The Great Barrington Declaration, Herd Immunity Strategies For Coronavirus Overlook 8 Problems

The name “focused protection” certainly sounds a lot better than the word lockdown. After all, the former sounds warm and comforting, while the latter sounds more bondage-like, unless you happen to be into that kind of thing. Nonetheless, as anyone with the same name as a famous martial artist can tell you, names can only go so far. When it comes to ways of responding to the Covid-19 coronavirus pandemic, the actual details of the proposed approach matter.

“Focused protection” seems to be a variant of what has been called the “herd immunity” strategy. The “herd immunity strategy” that Scott Atlas, MD, a neuro-radiologist has been advocating to

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The Great Barrington Declaration: Capitalism’s global policy of herd immunity

“Herd immunity is a concept used for vaccination, in which a population can be protected from a certain virus as a threshold of vaccination is reached. Herd immunity is achieved by protecting people from a virus, not by exposing them to it. Never in the history of public health has herd immunity been used as a strategy for responding to an outbreak, let alone a pandemic. Allowing a dangerous virus that we don’t fully understand to run free is simply unethical. It’s not an option.” – Director-General Tedros Adhanom Ghebreyesus, World Health Organization press brief, October 12, 2020.

The director-general’s opening remarks come as a response to an announcement made last week of the Great Barrington Declaration, an international proposal written and signed at the American Institute for Economic Research (AIER) in Great Barrington, Massachusetts, on October 4.

The declaration advocates an approach to herd immunity called “focused protection,” where

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Covid-19 Live Updates: White House Embraces ‘Herd Immunity’ Declaration

Here’s what you need to know:

A crowd of commuters in the World Trade Center transportation hub, Wednesday, March 4, 2020
Credit…Mark Lennihan/Associated Press

The White House has embraced a declaration by a group of scientists arguing that authorities should allow the coronavirus to spread among young healthy people while protecting the elderly and the vulnerable — an approach that would rely on arriving at “herd immunity” through infections rather than a vaccine.

Many experts say “herd immunity” — the point at which a disease stops spreading because nearly everyone in a population has contracted it — is still very far off. Leading experts have concluded, using different scientific methods, that about 85 to 90 percent of the American population is still susceptible to the coronavirus.

On a call convened Monday by the White House, two senior administration officials, both speaking anonymously because they were not authorized to give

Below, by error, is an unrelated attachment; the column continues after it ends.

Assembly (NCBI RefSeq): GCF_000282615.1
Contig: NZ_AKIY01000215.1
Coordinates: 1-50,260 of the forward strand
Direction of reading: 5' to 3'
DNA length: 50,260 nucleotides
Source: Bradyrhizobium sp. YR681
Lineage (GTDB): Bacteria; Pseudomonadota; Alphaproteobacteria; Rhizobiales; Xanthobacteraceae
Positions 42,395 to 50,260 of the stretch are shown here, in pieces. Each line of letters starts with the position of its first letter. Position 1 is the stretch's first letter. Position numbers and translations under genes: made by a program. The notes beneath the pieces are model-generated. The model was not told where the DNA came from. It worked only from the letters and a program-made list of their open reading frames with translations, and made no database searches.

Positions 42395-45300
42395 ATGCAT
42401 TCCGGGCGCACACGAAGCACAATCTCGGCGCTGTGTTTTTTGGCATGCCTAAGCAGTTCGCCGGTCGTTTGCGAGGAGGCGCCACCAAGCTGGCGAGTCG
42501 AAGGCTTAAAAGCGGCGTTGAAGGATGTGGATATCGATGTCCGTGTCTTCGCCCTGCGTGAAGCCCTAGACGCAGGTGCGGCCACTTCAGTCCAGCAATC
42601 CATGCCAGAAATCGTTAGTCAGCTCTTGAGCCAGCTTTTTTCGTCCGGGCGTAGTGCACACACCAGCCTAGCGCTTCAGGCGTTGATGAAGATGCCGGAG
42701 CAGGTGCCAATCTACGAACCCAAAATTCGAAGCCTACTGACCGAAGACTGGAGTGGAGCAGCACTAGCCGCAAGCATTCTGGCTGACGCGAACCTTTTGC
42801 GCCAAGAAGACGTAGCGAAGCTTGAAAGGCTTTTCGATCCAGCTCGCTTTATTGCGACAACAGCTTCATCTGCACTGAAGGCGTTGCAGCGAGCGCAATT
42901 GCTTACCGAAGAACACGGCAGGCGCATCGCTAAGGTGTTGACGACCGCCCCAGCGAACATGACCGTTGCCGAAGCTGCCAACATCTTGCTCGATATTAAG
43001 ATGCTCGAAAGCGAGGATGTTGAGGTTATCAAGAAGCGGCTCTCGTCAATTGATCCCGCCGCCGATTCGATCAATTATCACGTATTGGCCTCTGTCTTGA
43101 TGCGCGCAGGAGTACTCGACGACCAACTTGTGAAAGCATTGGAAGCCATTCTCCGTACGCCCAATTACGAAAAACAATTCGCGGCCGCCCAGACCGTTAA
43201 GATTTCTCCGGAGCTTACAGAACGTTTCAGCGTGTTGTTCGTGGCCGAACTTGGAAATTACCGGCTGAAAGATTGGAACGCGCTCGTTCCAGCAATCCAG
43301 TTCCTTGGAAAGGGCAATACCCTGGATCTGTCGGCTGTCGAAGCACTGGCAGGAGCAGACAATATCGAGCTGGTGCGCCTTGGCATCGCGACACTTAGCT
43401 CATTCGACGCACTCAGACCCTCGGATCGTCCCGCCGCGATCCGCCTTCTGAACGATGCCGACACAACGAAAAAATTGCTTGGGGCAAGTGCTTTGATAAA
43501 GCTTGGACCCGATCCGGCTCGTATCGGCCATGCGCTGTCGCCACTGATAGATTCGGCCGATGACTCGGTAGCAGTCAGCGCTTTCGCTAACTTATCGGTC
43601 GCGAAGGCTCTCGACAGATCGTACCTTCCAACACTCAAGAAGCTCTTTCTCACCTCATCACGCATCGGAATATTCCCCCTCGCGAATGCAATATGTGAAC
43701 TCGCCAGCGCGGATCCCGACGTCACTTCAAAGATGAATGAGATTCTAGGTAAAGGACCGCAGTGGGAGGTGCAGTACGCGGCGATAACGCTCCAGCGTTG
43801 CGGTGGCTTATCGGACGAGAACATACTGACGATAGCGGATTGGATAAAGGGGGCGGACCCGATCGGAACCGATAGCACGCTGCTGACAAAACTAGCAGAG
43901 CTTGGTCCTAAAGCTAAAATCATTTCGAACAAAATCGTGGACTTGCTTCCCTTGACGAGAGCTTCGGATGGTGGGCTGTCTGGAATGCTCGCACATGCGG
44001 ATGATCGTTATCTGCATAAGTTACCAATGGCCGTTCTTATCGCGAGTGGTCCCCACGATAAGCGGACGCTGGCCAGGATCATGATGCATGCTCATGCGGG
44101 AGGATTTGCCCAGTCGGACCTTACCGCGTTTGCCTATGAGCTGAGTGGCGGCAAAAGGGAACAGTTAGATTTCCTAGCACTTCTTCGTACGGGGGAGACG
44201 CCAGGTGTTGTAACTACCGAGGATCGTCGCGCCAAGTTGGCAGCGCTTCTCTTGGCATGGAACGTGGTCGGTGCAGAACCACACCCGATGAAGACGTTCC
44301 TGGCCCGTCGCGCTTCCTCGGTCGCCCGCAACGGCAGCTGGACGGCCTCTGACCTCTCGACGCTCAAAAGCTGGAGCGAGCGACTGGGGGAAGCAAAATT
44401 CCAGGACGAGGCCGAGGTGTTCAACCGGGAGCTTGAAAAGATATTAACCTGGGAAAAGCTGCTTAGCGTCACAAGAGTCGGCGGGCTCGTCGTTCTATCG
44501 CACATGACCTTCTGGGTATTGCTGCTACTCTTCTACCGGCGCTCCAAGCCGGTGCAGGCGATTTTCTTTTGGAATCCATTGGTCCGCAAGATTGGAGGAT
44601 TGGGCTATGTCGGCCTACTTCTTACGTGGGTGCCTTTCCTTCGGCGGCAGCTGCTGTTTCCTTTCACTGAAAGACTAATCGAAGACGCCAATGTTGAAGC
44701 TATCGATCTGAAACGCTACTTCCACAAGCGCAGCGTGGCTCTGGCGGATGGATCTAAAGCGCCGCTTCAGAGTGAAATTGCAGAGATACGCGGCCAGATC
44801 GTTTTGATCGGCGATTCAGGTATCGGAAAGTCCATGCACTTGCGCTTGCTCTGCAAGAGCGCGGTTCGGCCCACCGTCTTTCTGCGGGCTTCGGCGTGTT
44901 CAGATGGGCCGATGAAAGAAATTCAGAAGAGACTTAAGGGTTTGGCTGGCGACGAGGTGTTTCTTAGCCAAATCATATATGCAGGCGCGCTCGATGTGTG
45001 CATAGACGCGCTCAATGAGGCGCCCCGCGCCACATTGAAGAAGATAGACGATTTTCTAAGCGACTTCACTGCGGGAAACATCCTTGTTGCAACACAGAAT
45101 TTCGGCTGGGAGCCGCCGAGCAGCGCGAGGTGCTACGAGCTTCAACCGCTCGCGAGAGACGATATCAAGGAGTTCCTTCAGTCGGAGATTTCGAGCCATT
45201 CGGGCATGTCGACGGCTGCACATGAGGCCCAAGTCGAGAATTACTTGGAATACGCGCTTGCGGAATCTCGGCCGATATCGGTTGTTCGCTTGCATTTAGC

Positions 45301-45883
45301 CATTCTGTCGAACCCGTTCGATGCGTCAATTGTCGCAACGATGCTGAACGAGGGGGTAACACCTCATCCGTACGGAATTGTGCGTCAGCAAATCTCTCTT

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China Tests Entire City For Virus As WHO Slams Herd Immunity Idea

China rushed Tuesday to test an entire city of nine million within days after a minor coronavirus outbreak, as the WHO warned that letting the pathogen run free to achieve herd immunity was “scientifically and ethically problematic”.

The virus is still spreading rapidly around the world, with well over 37 million infections, and nations that had suppressed their first outbreaks are now struggling with fresh surges — especially in some parts of Europe.

China is rushing to test the entire population of Qingdao -- nine million people -- for the coronavirus China is rushing to test the entire population of Qingdao — nine million people — for the coronavirus Photo: AFP / STR

In the absence of a vaccine, governments are wary of allowing the virus to spread unchecked, with China launching a sweeping drive to test all residents of Qingdao after a handful of cases were detected on Sunday.

“As of 8 am… our city has taken 3.08 million samples for nucleic testing,” the city’s health commission

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WHO head calls herd immunity approach ‘immoral’



a man wearing a suit and tie talking on a cell phone: Dr Ghebreyesus said allowing the virus to spread would cause 'unnecessary' suffering


© Reuters
Dr Ghebreyesus said allowing the virus to spread would cause ‘unnecessary’ suffering

The head of the World Health Organization has ruled out a herd immunity response to the pandemic.

Herd immunity occurs when a large portion of a community becomes immune to a disease through vaccinations or through the mass spread of a disease.

Some have argued that coronavirus should be allowed to spread naturally in the absence of a vaccine.

But WHO chief Tedros Ghebreyesus said such an approach was “scientifically and ethically problematic”.

There have been more than 37 million confirmed cases of coronavirus across the globe since the pandemic began. More than one million people are known to have died.

While hundreds of vaccines are currently under development, with a number in advanced trials, none has yet received international approval.

Speaking at a news conference on Monday, Dr Ghebreyesus argued that the long-term impacts of

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UN warns against pursuing herd immunity to stop coronavirus